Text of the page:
Moderator's Comments - Posted 8 February 2016
I am starting 2016 preaching at a conference called Sweatcon, being held in the south western suburbs of Sydney. The theme of the conference is, Discipleship in Mission and I will be speaking on Jesus’ answer to the fourth, of the four most fundamental questions of life:
• Where did I come from?
• Where am I going?
• Why am I here?
• How do I live?
In Matthew’s gospel, chapters 5 to 7, Jesus answers that fourth question in the Sermon on the Mount.
In October, 2017 we will celebrate the 500th Anniversary of Martin Luther’s attachment of his 95 theses for debate, to the large doors of Wittenberg Cathedral in Germany.
Luther, an Augustinian monk, had felt the gates of paradise open to him when he understood Romans 1:17 the righteousness of God as that righteousness which He does not require but that which He provides through faith in His Son, Jesus Christ.
Moderator's Comments - Posted 28 January 2016
The citation said that General Morrison was selected for his commitment to “gender equality, diversity and inclusion”.
During the preamble to the presentation of his award, it was noted that Mr Morrison is now chair of the Diversity Council of Australia.
During the speeches, the word “diversity” was repeated again and again, and so I googled some of Australia’s largest companies including the banks, and found they each have Diversity Officers. The role of a Diversity Officer is to ensure that difference is respected and that no one is hindered from progress in the organisation because of their gender, race, religion or sexual preference. That all sounds beneficial but then I wondered, if I worked in the bank and began to faithfully, sensitively evangelise my workmates, would I be reported to the Diversity Officer and called in for reorientation? Would I be able to express moral convictions or would that call for some re-education by the Diversity Office? And, what if the re-education doesn’t work, does that mean that I don’t work?
Moderator's Comments - Posted 14 January 2016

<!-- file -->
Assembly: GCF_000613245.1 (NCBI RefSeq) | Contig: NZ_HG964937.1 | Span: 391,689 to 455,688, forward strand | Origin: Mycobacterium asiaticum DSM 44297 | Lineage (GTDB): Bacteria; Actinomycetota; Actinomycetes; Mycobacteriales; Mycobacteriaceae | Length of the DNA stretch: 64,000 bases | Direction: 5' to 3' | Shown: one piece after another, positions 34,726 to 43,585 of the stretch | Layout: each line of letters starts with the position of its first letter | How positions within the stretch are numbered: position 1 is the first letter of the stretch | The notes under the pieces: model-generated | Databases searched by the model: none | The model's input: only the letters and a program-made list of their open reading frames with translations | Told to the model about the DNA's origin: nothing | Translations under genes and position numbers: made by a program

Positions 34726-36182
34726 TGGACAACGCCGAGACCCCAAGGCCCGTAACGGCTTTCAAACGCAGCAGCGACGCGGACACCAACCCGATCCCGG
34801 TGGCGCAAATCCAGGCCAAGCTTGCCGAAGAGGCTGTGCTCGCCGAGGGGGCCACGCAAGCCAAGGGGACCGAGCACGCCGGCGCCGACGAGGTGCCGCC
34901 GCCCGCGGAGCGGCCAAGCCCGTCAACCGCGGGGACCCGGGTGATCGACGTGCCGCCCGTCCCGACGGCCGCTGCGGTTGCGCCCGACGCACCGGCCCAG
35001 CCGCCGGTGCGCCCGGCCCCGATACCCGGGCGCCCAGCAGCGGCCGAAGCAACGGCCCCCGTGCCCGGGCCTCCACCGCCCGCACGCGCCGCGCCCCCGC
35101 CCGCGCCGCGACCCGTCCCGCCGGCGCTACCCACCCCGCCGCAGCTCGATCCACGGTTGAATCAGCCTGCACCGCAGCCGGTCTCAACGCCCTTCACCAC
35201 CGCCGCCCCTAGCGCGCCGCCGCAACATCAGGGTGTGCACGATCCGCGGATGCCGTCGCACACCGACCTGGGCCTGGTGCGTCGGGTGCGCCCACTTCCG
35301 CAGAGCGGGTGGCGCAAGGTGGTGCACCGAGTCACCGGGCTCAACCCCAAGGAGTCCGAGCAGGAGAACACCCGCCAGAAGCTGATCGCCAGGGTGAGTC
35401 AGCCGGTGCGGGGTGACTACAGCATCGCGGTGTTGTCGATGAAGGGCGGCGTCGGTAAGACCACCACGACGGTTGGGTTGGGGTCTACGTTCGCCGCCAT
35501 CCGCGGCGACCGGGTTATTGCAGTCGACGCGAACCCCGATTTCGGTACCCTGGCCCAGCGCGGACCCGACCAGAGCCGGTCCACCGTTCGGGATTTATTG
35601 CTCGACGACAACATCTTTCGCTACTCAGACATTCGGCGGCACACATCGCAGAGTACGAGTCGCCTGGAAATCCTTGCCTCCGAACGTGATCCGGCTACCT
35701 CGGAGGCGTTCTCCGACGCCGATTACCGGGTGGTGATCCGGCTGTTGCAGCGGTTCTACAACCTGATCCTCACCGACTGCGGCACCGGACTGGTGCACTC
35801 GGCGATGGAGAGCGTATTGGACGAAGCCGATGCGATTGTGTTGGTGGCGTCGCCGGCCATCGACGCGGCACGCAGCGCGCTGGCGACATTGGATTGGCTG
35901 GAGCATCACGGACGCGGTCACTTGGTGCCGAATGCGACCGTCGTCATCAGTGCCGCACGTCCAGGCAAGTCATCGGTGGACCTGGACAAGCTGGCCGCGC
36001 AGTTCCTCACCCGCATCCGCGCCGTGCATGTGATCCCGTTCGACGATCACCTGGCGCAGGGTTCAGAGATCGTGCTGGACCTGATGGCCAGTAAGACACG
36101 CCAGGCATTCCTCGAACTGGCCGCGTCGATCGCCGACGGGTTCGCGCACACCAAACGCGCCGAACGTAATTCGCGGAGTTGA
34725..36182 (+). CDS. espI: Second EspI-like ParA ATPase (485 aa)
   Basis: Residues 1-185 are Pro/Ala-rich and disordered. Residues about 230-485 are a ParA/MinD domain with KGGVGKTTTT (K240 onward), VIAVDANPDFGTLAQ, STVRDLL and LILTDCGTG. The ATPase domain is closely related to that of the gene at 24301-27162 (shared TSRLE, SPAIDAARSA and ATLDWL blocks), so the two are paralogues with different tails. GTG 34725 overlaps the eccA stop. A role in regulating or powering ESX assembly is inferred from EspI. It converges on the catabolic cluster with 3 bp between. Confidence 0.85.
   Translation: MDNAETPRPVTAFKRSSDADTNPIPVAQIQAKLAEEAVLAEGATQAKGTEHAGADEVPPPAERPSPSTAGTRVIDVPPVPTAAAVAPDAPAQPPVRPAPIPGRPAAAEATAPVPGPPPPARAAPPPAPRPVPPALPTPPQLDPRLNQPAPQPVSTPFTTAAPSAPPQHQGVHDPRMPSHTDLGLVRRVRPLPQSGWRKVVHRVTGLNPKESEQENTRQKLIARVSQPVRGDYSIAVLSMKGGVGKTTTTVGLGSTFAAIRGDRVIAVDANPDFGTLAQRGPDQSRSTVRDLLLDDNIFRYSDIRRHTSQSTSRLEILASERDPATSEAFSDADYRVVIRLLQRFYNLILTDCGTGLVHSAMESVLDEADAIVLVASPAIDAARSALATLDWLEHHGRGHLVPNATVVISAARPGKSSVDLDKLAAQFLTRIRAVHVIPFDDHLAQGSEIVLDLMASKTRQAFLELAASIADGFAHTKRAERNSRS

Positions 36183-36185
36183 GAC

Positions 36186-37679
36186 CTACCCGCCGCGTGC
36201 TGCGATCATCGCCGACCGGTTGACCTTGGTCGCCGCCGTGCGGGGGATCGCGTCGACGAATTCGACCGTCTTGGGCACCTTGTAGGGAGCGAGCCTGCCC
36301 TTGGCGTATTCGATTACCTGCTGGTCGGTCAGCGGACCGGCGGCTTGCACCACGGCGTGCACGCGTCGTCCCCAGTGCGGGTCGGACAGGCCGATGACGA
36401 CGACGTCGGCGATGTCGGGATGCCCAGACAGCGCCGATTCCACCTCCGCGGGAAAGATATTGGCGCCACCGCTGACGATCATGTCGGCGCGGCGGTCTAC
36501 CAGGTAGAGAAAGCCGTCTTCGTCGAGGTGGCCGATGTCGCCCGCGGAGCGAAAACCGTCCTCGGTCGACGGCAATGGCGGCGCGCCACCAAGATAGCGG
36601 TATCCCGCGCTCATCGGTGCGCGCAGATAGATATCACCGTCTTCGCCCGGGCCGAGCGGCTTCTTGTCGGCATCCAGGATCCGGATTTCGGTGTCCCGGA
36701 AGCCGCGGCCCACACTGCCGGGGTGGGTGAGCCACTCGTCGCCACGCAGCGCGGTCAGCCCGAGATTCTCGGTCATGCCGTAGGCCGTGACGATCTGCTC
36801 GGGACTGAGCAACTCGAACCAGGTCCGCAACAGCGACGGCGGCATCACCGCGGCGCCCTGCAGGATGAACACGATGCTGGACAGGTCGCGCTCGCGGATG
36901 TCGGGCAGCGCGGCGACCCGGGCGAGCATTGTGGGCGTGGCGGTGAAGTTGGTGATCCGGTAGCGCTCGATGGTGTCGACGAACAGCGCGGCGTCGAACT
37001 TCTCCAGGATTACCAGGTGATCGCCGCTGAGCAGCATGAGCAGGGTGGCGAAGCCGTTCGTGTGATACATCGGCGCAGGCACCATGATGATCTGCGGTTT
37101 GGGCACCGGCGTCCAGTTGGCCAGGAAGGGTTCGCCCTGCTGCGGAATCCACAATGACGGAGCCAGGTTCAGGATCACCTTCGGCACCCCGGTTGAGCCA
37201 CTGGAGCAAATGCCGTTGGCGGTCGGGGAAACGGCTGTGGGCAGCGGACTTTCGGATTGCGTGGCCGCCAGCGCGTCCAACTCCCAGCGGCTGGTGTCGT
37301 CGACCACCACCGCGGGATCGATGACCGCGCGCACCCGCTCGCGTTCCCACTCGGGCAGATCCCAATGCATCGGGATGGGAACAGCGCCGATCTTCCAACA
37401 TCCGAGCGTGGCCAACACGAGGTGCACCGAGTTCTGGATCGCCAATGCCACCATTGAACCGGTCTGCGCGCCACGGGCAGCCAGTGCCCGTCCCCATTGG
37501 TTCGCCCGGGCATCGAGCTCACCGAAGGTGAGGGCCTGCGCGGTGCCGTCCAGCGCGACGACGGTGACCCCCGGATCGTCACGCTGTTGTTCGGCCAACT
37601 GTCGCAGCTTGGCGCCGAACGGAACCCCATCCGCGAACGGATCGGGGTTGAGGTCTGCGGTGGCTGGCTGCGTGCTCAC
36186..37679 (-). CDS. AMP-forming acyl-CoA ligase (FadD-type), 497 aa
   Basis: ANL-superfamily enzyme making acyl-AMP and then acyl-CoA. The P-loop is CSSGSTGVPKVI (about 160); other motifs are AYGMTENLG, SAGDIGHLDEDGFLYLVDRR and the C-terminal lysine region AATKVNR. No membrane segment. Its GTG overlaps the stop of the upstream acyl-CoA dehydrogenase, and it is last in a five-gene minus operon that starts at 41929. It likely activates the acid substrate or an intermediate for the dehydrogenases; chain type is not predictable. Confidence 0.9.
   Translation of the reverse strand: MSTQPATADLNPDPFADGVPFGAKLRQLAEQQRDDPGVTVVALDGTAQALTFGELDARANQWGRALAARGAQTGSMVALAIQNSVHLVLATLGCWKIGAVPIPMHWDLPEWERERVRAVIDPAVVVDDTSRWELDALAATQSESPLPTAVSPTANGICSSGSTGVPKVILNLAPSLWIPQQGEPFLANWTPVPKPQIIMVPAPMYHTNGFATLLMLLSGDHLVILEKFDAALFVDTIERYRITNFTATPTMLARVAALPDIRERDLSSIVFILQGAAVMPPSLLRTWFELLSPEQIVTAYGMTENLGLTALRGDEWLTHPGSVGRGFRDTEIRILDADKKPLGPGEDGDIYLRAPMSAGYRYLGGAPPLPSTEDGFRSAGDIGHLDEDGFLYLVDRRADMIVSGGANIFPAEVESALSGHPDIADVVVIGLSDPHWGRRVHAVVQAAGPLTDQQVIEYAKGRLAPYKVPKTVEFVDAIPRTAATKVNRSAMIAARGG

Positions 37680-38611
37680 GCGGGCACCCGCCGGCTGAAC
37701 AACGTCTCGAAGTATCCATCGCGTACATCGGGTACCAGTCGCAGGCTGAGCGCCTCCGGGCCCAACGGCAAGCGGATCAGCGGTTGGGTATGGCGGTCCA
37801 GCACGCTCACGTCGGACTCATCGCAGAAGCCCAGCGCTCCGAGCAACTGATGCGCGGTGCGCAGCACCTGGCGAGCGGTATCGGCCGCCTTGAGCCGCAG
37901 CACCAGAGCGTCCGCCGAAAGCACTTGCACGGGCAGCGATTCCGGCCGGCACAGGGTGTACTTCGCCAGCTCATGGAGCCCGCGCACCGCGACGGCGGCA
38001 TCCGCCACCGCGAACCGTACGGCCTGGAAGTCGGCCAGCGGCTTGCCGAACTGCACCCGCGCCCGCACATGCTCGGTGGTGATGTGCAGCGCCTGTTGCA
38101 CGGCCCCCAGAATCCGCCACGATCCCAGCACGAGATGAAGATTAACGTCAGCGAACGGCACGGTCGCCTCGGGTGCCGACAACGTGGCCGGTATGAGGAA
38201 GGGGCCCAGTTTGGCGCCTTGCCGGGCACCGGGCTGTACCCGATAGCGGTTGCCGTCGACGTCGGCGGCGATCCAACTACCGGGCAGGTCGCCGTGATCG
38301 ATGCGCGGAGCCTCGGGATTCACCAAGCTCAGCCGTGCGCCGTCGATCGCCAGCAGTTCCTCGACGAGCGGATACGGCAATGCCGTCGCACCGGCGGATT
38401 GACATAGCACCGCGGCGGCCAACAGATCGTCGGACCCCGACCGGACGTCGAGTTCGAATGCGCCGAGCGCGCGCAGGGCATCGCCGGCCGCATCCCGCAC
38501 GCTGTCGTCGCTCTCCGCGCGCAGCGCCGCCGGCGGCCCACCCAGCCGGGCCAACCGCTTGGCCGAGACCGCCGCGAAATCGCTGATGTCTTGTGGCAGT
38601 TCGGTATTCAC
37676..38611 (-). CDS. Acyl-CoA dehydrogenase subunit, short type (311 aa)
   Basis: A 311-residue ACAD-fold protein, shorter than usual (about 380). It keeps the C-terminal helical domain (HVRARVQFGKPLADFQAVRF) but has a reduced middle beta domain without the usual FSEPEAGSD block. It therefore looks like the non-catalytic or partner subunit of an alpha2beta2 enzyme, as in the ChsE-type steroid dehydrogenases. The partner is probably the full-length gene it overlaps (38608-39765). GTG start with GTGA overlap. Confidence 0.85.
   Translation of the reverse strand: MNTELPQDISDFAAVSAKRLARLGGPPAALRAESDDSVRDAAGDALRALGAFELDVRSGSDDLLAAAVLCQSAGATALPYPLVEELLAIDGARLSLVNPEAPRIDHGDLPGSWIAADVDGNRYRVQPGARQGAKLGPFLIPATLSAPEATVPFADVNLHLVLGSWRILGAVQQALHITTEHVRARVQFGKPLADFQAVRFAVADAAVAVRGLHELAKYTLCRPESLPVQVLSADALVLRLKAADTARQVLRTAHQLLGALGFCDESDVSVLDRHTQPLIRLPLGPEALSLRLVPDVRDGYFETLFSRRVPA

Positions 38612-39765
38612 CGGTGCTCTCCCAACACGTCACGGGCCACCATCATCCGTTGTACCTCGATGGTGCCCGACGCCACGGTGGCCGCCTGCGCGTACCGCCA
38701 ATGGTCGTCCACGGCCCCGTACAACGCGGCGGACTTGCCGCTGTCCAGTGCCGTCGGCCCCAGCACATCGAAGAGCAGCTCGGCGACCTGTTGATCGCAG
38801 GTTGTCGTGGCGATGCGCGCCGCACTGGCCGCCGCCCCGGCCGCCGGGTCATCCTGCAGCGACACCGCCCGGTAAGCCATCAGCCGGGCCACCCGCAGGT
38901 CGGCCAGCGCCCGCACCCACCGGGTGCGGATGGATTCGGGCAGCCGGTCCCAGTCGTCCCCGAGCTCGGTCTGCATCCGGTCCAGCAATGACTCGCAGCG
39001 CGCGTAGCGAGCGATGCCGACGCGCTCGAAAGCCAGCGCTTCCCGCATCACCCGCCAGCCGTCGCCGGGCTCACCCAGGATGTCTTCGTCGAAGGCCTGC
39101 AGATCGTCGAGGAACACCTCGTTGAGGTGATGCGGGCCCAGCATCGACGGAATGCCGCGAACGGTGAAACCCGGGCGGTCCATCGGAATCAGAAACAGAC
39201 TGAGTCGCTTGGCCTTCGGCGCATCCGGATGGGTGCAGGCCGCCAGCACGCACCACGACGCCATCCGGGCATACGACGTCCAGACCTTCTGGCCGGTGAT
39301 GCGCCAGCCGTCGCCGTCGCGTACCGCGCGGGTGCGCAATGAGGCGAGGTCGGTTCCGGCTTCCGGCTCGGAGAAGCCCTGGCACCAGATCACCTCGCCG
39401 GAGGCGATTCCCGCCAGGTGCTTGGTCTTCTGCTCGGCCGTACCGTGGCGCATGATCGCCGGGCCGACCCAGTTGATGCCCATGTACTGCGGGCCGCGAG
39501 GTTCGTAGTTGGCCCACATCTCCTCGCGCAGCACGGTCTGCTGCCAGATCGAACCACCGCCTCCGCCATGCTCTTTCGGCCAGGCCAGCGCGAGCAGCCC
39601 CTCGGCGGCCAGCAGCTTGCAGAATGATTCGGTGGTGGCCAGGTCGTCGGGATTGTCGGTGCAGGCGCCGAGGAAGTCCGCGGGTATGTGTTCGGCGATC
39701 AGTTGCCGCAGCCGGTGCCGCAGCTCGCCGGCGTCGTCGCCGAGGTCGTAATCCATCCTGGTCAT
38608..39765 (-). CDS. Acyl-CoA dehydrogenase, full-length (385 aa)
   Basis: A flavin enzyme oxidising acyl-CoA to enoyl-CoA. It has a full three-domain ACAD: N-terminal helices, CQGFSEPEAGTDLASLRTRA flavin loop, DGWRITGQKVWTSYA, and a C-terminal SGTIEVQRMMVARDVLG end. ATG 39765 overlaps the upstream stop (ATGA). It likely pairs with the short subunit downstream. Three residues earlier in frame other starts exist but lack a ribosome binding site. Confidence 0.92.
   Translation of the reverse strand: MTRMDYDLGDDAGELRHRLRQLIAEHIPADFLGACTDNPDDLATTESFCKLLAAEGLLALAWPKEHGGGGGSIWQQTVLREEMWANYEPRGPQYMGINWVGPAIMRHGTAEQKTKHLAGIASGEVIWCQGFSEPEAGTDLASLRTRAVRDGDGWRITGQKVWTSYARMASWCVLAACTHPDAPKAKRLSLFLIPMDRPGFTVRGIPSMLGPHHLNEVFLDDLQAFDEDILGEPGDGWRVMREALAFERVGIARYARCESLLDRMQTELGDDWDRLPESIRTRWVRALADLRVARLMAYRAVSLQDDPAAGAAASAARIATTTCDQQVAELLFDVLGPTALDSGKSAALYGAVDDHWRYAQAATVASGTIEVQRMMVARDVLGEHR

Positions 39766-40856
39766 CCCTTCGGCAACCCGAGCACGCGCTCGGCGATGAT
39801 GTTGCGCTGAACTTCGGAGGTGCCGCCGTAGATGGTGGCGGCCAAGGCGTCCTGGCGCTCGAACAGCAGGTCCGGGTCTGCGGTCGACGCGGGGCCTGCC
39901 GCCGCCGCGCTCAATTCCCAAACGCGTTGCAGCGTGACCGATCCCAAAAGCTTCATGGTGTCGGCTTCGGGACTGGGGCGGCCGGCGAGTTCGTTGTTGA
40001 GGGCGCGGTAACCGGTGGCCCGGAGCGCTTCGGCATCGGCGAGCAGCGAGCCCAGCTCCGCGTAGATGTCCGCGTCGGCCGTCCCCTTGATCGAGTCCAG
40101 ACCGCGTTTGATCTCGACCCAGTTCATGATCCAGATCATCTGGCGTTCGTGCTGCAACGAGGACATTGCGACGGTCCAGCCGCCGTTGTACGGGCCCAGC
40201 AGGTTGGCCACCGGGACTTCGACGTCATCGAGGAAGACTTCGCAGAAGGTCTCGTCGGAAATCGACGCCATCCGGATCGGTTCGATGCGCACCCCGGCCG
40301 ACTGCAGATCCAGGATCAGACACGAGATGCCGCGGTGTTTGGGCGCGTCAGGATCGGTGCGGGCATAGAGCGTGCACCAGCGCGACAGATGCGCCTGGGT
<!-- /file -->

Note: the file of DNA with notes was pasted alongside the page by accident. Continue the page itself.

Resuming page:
Australia normally goes to sleep while we holiday for the five weeks after Christmas, undisturbed except by the latest cricket scores calmly delivered to us by Richie Benaud. That has not been the case this year, the standard of cricket has been poor, Richie is no longer with us and the following events have turned our minds to more disturbing matters: the resignation of two Federal ministers, Mal Brough and Jamie Briggs; the Chris Gayle interview involving journalist Mel McLaughlin; the ongoing drought in Western Queensland and NSW while NSW spends $7 million on fireworks on New Year’s Eve; the reports of widespread sexual harassment in Cologne, Germany on New Year’s Eve; North Korea’s “hydrogen” bomb test, the beginning of the cyclone season with Vanuatu once again being in the path, this time of Cyclone Ula.
Moderator's Comments - Posted 23 November 2015
I have noticed that articles on Facebook are often headlined: “Three reasons why…..” or “Four ways to …. “ or 5 key thoughts on ….”.
So I thought I would finish this year in that vein: Two big issues… A one word answer?
Having now been back in parish/pastoral work for four years, I find that there are two issues that often crop up and they are each answered by one truth.
The first is the issue as to whether Jesus’ life and work is enough to make us right with God, or, that His work needs to be supplemented by our good works. The issue sometimes expresses itself as, are we saved through faith in Jesus’ work plus nothing or faith in Jesus’ work plus our faithfulness?